A number of years ago, I was a caregiver for a very good friend of mine, Jolela, comes to find out, her ex-husband and my ex-husband were cousins.  Now it looks like it might be happening again.  I guess I should be glad it isn't ME related to my ex, lol.
My ex-husband's last name is Goble.  His grandfather was Romie Farles Goble.  Romie's father was Jerry Goble.  About here, is when the name changes, from Goble to Gobble (years earlier, like the 1600-1700's it was Gable).  The Gable is where it comes into play, one of my best friends aunt married a Gable, is there a connection?  On the hunt I go!  I have used mainly,, and for these searches.

Romie Farles Goble son of Jerry Goble and Nola Crider
b 16 Dec 1921
d Dec 1987 Auxier, Ky
MD Meda Marie Davis daughter of Herbert Edwin Davis and Mabel A Sparks
b 7 Jan 1907 WV
d 22 Jan 1981 Fl
documents for Romie are:
1930 census
Florida Divorce Index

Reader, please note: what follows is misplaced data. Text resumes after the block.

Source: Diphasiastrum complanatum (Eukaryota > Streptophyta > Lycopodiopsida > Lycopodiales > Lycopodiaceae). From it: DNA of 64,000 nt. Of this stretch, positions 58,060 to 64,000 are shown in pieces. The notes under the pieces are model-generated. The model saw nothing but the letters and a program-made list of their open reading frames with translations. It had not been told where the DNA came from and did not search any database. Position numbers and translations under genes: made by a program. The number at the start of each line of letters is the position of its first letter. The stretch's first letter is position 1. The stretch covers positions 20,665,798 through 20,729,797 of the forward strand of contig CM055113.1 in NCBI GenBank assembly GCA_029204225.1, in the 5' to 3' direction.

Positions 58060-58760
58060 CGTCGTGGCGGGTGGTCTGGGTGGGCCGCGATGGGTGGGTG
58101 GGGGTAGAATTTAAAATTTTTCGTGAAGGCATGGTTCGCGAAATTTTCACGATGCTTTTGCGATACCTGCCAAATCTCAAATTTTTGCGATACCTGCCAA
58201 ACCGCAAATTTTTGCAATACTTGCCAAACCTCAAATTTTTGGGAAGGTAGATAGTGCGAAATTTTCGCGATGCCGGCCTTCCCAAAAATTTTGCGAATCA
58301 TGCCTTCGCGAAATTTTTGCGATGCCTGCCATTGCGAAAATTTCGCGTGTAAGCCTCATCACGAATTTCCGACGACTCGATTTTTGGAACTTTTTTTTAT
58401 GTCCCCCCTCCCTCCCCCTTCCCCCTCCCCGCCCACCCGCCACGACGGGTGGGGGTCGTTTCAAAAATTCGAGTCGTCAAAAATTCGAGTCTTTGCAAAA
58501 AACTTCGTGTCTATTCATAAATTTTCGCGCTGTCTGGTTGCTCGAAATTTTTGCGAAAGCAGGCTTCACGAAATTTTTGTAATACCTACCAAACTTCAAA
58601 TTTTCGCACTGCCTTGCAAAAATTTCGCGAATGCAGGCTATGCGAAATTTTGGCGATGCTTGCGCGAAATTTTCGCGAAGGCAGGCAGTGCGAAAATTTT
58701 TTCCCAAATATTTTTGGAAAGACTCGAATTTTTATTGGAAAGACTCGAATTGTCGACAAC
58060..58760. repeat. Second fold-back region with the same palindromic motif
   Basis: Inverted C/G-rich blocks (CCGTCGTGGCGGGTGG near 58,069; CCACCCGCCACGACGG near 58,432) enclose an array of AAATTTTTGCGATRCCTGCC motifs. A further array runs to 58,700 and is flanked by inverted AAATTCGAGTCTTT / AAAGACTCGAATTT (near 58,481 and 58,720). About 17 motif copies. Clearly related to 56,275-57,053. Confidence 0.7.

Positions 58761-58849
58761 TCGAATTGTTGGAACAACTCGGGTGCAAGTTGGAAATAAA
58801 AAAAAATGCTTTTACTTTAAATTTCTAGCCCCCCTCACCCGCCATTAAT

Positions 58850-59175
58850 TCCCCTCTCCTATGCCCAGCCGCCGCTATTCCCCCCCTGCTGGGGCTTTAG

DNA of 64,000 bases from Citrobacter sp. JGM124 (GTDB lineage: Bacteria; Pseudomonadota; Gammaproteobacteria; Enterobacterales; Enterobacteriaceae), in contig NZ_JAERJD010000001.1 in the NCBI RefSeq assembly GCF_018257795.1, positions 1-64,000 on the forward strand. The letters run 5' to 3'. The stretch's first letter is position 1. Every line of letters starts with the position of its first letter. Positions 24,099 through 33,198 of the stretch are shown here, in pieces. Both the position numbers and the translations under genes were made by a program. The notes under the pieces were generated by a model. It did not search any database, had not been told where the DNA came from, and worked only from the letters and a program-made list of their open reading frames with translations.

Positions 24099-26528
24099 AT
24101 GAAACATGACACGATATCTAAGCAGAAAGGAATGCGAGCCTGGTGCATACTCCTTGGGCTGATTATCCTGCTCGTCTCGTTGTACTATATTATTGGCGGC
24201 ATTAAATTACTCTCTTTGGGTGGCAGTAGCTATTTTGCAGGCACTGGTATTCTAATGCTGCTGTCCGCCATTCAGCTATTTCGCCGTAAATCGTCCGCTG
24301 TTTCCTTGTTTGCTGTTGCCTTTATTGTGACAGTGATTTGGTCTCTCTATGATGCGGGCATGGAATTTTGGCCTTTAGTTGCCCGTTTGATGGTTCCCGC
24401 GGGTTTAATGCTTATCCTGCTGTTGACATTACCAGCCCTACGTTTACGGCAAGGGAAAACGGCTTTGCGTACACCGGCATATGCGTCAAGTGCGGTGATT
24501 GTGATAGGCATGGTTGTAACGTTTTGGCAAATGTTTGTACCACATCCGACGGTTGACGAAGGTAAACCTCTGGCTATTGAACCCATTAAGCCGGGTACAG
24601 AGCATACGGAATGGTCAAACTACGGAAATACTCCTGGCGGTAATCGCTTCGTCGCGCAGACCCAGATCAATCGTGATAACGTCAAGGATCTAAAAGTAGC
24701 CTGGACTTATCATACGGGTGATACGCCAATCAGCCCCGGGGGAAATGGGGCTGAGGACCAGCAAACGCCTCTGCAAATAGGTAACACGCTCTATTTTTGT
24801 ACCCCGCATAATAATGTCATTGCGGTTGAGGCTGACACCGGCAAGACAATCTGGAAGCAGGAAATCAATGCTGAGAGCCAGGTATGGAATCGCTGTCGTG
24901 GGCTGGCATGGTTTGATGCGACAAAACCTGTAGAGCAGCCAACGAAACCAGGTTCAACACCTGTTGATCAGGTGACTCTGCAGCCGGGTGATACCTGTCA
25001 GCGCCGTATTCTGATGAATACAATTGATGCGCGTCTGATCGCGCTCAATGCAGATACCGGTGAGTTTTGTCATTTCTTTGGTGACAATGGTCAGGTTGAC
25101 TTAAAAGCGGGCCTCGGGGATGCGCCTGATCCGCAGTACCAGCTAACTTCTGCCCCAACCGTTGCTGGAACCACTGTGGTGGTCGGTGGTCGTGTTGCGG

Kentucky Birth Index
Ohio Death Record
US directories
Veterans affairs death file
US Find a Grave
SS Application
WW2 Army Enlistment
Virginia Marriage Records

for Meda it is:
1940 census
Florida Div record
US directory
Virginia marriage record
I also saw her mentioned on her mother's findagrave

Jerry Goble son of George Wesley Gobble and Clarinda Music (another interesting thing, the name Music can either be spelled Music or Musick)
b Jan 1890 Johnson County Ky
d unknown
MD Jan 1912 to Nola Crider in Johnson County, Ky, daughter of ?? and Lydia (or Myrtle)
b 1890
d 3 May 1961 Auxier, Ky
documents for Jerry are:
1900-1940 Census
Kentucky Death Index
Social Security App
WW! and WW2 drafts

Documents for Nola are as follows:
1910-1940 census

Herbert E Davis son of William Beverly Davis and Kansas Carla Vance
b 30 Dec 1906 Va
d 9 Dec 1988 Sumter County, Fl
MD Mabel A Sparks daughter of Fielden Kirk Sparks and Victoria Shrader
b 7 Jan 1907 WV
d 22 Jan 1981

Saturday, July 2, 2016

The Only Thing Worth Doing, Is What We Do For Others